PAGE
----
Posted by: Jessie Kwak | October 19, 2009


There’s something about leaving the beaten path that can distill the process of connecting with people down to its essence.  You’re both in a strange world, and the fact that you both ended up so far from the normal “gringo trail” means that you definitely have something in common.  Mix in a few beers, dinner, and a rain-drenched hike and you’ve got a solid traveler’s friendship.

In Chachapoyas Rob and I formed a rapid unit with Kevin of England and Angela of France when we all found ourselves on the same corner of the Plaza de Armas looking for a place to stay.  We all ended up in the Hostal Karajia, then signed up for a private tour of Kuelap the next day.

I always worry about the quality of the guide when we’re paying so much for a private tour, but once again we lucked out.  José spoke great English, and was passionate and knowledgeable about local history and landscape.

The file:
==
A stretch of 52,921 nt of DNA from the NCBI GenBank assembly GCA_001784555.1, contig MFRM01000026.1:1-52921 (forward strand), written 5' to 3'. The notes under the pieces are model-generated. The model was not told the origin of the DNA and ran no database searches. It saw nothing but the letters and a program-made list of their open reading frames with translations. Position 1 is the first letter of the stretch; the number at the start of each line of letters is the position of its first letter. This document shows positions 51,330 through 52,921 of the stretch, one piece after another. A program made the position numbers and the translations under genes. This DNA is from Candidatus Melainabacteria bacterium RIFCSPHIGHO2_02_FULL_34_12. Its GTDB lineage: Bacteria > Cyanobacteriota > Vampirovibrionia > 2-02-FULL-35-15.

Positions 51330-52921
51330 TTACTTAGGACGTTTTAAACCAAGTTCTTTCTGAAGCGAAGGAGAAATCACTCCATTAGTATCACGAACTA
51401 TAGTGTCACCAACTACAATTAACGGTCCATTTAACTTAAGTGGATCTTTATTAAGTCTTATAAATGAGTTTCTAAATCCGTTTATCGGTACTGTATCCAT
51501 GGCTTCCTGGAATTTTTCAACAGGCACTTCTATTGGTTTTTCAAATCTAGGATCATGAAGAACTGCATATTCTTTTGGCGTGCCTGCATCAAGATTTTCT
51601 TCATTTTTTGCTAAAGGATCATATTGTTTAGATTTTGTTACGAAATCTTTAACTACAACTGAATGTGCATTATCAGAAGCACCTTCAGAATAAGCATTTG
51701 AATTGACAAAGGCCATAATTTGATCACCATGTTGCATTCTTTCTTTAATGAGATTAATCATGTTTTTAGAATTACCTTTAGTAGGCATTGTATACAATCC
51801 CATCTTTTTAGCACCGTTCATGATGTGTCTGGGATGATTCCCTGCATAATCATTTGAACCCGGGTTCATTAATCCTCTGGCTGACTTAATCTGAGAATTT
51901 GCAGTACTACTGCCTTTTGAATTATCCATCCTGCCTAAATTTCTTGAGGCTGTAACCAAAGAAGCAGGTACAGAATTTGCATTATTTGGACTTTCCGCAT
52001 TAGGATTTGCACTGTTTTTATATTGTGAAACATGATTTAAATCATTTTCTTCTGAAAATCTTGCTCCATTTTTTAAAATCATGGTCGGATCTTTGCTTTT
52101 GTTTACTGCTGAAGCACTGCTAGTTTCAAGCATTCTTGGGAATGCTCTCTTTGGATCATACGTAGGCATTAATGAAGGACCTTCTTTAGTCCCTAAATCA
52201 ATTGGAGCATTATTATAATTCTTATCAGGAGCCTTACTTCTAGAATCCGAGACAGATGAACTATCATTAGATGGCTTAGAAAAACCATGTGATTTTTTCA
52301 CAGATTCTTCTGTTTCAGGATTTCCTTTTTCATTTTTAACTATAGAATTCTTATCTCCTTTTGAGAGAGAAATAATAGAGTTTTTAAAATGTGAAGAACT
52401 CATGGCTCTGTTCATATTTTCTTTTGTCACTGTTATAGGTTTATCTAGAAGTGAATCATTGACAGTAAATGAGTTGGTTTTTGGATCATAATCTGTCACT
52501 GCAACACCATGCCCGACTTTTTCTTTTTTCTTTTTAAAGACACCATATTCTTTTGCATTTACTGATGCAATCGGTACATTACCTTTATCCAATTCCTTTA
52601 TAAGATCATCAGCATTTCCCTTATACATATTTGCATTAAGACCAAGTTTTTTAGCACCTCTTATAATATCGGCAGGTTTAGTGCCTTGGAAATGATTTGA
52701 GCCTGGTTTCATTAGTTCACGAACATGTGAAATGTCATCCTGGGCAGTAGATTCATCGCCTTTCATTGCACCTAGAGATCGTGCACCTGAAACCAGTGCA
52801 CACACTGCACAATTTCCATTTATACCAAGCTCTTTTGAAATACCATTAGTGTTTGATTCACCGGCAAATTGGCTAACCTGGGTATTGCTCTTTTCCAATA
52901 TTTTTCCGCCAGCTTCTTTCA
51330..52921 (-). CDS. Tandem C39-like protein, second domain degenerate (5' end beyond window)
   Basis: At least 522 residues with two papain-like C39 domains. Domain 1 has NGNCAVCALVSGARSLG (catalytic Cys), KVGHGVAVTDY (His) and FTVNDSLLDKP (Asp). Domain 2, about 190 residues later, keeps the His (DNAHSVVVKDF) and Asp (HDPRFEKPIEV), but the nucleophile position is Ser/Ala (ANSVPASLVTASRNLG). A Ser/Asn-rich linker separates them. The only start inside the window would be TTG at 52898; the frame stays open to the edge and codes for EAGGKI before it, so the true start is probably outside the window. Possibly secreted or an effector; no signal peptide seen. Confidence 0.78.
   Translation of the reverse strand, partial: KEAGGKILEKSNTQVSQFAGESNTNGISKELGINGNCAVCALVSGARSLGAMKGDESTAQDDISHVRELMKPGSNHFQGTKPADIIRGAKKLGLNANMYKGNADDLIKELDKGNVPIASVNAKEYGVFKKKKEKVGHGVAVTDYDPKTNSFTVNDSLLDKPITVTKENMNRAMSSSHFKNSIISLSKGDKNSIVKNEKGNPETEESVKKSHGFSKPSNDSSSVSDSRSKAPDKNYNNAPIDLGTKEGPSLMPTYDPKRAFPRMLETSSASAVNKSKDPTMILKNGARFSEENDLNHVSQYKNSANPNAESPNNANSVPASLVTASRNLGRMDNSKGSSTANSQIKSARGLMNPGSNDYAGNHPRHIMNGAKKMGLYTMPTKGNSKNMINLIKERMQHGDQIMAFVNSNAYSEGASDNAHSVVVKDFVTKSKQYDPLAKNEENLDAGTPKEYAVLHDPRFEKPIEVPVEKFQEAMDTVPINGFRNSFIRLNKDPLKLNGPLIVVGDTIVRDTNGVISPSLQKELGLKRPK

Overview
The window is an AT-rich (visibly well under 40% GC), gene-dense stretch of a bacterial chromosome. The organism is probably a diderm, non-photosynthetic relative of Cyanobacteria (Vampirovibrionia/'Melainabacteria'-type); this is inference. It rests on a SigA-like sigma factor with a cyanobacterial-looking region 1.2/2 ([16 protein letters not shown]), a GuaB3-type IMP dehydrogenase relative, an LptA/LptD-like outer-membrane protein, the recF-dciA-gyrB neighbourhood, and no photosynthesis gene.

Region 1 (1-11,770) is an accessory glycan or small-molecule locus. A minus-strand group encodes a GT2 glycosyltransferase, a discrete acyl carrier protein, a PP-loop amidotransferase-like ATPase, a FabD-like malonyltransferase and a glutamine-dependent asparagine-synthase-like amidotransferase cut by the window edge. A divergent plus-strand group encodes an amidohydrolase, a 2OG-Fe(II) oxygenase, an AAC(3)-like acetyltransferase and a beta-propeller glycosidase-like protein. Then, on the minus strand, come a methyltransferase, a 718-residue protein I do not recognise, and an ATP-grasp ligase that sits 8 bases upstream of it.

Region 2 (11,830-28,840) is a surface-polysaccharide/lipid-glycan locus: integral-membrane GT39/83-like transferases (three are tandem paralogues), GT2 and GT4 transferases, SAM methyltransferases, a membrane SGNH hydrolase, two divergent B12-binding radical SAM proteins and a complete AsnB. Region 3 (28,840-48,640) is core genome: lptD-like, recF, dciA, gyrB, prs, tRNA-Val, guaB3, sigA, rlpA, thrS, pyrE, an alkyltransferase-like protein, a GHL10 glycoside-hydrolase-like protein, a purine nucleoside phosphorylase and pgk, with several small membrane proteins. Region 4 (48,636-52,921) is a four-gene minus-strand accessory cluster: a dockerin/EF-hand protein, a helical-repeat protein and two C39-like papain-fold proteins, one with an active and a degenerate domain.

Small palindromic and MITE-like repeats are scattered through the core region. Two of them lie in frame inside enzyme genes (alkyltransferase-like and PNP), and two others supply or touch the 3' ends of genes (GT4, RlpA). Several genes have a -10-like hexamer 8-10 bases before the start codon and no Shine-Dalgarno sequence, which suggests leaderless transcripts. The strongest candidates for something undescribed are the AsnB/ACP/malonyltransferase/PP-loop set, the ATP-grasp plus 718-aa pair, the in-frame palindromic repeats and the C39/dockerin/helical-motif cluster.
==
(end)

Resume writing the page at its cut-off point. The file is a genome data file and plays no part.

The road to Kuelap is long, with only a few villages from time to time.  As we bounced along in the van, I kept looking at the houses on distant, inaccessible hillsides and thinking:  “Why the hell would you live there?”  That wasn’t the first time I’ve thought that in Peru, and I’m sure it won’t be the last.  From time to time José pointed out the clump of trees that hid Kuelap from our view.  They seemed impossibly far away, and we had the luxury of driving.  The idea of climbing up to Kuelap on foot was mind-boggling.

José explains the world to us

José explains the world to us

Just after a town called Maria we ran into a landslide which has turned the road into a muddy mess.  Another tourist van had already tried to pass twice and failed.  Together the drivers and José decided to go back to Maria for shovels and a “machine.”